Thought Leadership

Six of the best: Windows software

By Colin Walls

Like most people nowadays, I use a computer for lots of purposes. Using a computer is all about using software. If a particular program does the job for you, to a large extent it does not matter what kind of computer you have, so long as it supports the chosen software. Along with the operating system, which, in my case, is Windows, there are a number of “standard issue” business programs that most people use – Word, Excel, PowerPoint, Outlook etc. – and we may or may not have an opinion about these, but they are a given.

Other software we get to choose and that is what I am pondering today …

For my work, apart from the normal Office suite, I also use the software products produced by my employers – specifically the Mentor Graphics embedded software development tools. But away from my work, I use software in support of my other interests and I thought that it would be interesting to highlight my six favorite programs.


A program, that I use absolutely every day, is Evernote, and I use it for a wide variety of purposes. Broadly, it is a tool for organizing and locating information. The concept is that everything is stored in a “note”, which is a titled text document, which can be unformatted or rich text and may include images and have any number of other files, of any type, attached to it. Notes are organized into a “notebook”, which can, in turn, be grouped into “stacks”. Notes can also be tagged in order to filter out specific material. The Evernote program has extremely powerful searching capabilities, so finding any information is a breeze.

Although I use the Windows program all the time, Evernote does not stop there. Notes are synchronized into my online account [if I want them to be – it is not compulsory, but very useful]. I can then access all my notes from my iPad or iPhone [using the iOS app] or from any Internet-connected computer using the Web app.


My Web browser of choice is Chrome. I was initially attracted to its clean and simple user interface and the possibilities of plug-ins. I suppose it just works in a way that I am comfortable with, which I could never say with Internet Explorer. I use the odd website which specifically requires IE, but I have a Chrome plug-in that means I do not have to change browsers – it just uses IE to render the specific site. I can even tell the plug-in to remember which sites need this treatment, which makes it quite transparent. I have the Chrome app on my iPad, so I benefit from the ability to synchronize my favorites/bookmarks across devices.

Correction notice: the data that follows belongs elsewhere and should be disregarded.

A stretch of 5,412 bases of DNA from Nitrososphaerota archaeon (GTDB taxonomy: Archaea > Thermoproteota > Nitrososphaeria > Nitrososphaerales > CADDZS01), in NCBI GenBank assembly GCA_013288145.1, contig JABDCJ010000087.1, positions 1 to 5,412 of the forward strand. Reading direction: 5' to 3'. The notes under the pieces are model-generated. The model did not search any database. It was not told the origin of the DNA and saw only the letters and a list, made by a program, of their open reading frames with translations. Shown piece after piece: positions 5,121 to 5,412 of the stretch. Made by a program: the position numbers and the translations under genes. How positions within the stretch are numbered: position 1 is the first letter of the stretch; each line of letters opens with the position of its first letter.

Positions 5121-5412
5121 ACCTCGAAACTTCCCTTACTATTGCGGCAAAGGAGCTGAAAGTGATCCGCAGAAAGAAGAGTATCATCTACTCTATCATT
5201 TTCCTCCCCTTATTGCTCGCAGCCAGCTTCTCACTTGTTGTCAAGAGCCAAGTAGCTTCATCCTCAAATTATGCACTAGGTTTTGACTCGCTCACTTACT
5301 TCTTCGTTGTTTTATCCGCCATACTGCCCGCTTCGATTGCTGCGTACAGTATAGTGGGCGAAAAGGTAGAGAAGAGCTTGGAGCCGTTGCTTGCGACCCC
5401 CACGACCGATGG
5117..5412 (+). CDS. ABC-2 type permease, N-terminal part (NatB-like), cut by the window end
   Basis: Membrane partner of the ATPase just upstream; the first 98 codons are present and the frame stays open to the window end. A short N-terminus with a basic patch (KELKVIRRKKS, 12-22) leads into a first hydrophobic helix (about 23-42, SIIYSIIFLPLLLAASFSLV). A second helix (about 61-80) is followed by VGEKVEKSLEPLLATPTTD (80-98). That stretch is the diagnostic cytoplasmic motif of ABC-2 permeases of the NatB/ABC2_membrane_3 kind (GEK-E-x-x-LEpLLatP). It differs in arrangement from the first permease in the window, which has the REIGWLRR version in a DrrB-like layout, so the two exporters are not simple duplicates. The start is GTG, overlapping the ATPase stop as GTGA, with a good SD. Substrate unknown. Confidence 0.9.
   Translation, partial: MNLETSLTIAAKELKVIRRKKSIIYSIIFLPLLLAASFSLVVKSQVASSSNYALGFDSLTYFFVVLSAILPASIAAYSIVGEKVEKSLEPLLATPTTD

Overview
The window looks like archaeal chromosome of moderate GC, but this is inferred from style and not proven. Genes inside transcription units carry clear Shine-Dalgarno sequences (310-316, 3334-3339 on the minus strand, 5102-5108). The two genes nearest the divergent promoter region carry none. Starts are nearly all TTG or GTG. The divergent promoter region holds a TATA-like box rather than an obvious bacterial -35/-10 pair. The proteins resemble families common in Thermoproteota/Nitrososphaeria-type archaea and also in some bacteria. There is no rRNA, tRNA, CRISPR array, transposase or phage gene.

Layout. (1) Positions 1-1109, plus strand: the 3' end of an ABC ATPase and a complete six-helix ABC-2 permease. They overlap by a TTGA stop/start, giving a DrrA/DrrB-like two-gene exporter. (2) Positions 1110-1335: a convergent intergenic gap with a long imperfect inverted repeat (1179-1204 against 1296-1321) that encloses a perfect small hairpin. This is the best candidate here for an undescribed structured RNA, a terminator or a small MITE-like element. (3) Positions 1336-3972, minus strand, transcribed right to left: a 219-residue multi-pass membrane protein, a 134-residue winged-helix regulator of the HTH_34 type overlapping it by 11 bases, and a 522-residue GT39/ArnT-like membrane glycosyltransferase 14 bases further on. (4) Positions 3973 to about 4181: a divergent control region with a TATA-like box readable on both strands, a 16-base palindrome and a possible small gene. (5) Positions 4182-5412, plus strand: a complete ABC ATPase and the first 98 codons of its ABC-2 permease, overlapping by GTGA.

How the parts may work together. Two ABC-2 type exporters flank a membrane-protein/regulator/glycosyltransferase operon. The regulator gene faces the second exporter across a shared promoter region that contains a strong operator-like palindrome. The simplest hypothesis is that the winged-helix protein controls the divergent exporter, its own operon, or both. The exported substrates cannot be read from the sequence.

Photography is my #1 hobby and, of course, digital photography needs software. For me, the absolutely necessary, “go to” software for working with images is Adobe’s Lightroom. At its heart, Lightroom is a database manager for images. You can have one or more databases, called “catalogs”, which keep tabs on the location of the image files [you can keep them anywhere you want – Lightroom does not restrict you]. There are some useful organization tools – tags and collections – which, along with other image “metadata” [like shooting time/date/location] make organizing and finding images very easy.

The coolest thing about Lightroom is the way it tracks changes to images. The original image file [which can be RAW or JPEG or other formats] is carefully protected. If you make changes within Lightroom – and there is a very extensive array of tools for image correction and enhancement – the changes are simply logged in the database. If you want to print or share a finished images, you just export it: Lightroom creates a new file, in a format of your choosing, with all the changes applied. You can even have “virtual copies” of an image with different sets of adjustments applied. If it turns out that you need to do some image changes that are too demanding for Lightroom [which I find is rarely the case], you can seamlessly invoke Photoshop [or the image editor of your choosing] to work on a copy of the image and Lightroom catalogs the new file.

Photoshop Elements

As photography is so important to me, other relevant programs make my Top 6. Although many serious amateur photographers regard full Photoshop as essential, I have never agreed, as the price tag is just too high. Although nowadays it is subject to a usage fee, which makes it more accessible if you are on a budget. On the other hand, Photoshop Elements, which is very cheap, has just about all of the functionality that even a very serious amateur would need. It is a true bargain and plays very nicely with Lightroom.

FastStone Image Viewer

Sometimes I just want a very quick way to look through some images, which, for whatever reason, are not cataloged in Lightroom. That is when I turn to FastStone Image Viewer. This free tool provides a very fast viewing environment, along with the ability to make “quick and dirty” image adjustments and perform ad hoc slide shows.

Family Tree Maker

Another hobby of mine, in which I dabble from time to time, is genealogy – constructing and maintaining my family tree. I have made use of the online service and periodically subscribe to their facilities to search family records. Although their Web-based service is very good, their Windows client – Family Tree Maker – offers much more flexibility in the display and management of genealogical data, which can be synchronized with the online records straightforwardly. Incidentally, their iPad app enables me to access the online records when I am out and about. So, if I am doing research away from home, I can store my results and then sync them down into Family Tree Maker.

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This article first appeared on the Siemens Digital Industries Software blog at